When writing fast, when creating off the cuff and uncontrolled as we do in deep journal-type writing practice, or in NaNoWriMo, we have to pull from the depths of who we are, dipping into the River Styx of our pasts and coming up with handfuls of memories to water our thirsty minds.
Sometimes, as we write and keep dipping down into these depths, we come up with a grenade. A live memory, a feint taste or vague smell that reminds us – even if we aren’t aware – of something traumatic and deep. Next thing we know, we’re crying or angry or waking away from the keyboard in a fury of unexplained emotion.
Sometimes, our writing triggers us.
And as I write this, in the wake of my own triggered experience, I wonder if this might possibly be the reason for some cases of writers block. It would makes sense – we are beings made to not touch the hot stove a second time, to not walk into the forbidden cave.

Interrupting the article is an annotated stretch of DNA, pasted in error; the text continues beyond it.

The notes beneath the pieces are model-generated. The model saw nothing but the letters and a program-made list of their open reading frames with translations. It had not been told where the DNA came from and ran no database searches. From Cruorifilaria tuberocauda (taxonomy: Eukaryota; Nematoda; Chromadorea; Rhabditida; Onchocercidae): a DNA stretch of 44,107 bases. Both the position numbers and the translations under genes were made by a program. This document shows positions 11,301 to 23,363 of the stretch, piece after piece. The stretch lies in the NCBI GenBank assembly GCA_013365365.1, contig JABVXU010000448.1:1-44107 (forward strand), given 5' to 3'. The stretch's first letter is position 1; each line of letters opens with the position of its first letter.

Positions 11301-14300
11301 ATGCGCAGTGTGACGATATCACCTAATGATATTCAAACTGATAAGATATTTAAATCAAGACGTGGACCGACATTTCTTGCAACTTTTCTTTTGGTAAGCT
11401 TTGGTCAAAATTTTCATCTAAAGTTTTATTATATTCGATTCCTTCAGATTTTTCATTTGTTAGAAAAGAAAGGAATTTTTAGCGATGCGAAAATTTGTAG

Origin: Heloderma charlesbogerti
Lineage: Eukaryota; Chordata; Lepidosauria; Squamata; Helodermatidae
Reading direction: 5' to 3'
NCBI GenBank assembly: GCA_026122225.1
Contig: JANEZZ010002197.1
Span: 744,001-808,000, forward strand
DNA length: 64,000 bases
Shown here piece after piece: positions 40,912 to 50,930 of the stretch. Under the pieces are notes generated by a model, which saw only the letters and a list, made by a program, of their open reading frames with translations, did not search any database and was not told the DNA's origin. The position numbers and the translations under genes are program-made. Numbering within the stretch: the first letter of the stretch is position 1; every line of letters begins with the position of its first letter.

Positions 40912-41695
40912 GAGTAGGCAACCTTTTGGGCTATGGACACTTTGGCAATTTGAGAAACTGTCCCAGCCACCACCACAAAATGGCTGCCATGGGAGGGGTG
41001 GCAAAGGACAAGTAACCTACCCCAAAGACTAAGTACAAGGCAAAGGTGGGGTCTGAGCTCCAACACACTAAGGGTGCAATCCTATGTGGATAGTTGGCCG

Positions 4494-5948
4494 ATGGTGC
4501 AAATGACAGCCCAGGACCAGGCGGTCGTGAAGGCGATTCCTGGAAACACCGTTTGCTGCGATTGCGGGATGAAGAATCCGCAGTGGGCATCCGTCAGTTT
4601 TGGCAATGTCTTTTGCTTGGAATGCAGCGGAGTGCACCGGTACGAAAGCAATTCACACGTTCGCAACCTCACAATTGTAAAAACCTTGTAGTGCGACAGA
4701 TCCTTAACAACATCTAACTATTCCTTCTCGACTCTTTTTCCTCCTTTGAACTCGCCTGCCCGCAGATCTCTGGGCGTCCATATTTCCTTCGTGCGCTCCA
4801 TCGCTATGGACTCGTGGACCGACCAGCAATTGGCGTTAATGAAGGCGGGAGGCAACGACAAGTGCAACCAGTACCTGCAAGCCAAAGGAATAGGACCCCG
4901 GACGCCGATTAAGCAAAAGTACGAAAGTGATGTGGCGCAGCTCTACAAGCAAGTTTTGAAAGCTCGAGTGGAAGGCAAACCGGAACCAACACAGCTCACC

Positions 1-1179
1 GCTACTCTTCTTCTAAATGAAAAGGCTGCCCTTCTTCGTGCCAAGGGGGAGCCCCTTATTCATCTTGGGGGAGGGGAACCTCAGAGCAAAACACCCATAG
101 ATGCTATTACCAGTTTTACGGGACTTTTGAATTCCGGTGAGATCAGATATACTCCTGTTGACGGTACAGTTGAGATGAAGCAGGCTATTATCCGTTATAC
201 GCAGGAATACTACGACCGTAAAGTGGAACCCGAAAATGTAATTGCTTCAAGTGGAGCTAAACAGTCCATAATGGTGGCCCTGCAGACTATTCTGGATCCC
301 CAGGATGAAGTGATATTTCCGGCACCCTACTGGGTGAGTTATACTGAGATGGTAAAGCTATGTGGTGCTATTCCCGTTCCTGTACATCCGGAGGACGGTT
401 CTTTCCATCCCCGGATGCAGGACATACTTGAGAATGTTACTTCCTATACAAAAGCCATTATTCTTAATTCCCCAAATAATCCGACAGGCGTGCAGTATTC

It would be so easy to abandon anything that gets too real, too close, too dark.
I’ve been writing furiously to catch up to where I want to be for NaNoWriMo, and for two days blazed from 2,000 to nearly 14,000. Somehow in the process of those words, I touched some forbidden vein or nerve deep in my psyche. It ached and stung, kicking off a cascade of the kinds of anxiety and self loathing that us creatives seem to be so prone too.
I thought, as I sat in a ball on the sofa, that i could understand never going back to the page. If I was not leaving for San Francisco tomorrow morning for The Night of Writing Dangerously, I might have seriously considered quitting the novel I’m working on to retreat to safer, higher grounds. But I want to keep going, and I’ve been here often enough that I know quitting isn’t the best option.
As Rumi said, our wounds are the places where the light enters us. And through the light of these wounds, our stories can heal us if we live through the triggers, live through the internal storms that our deep selves can create. If we can write through the hard times, maybe so can someone benefit from reading them.
No matter what we do, though, we can’t stop or else the darkness inside wins.
We can pause though, take a day away to have a bath or a cry or to just let the emotions die down.
Then, start writing again.
So now, I ask: Have you ever been triggered by your writing?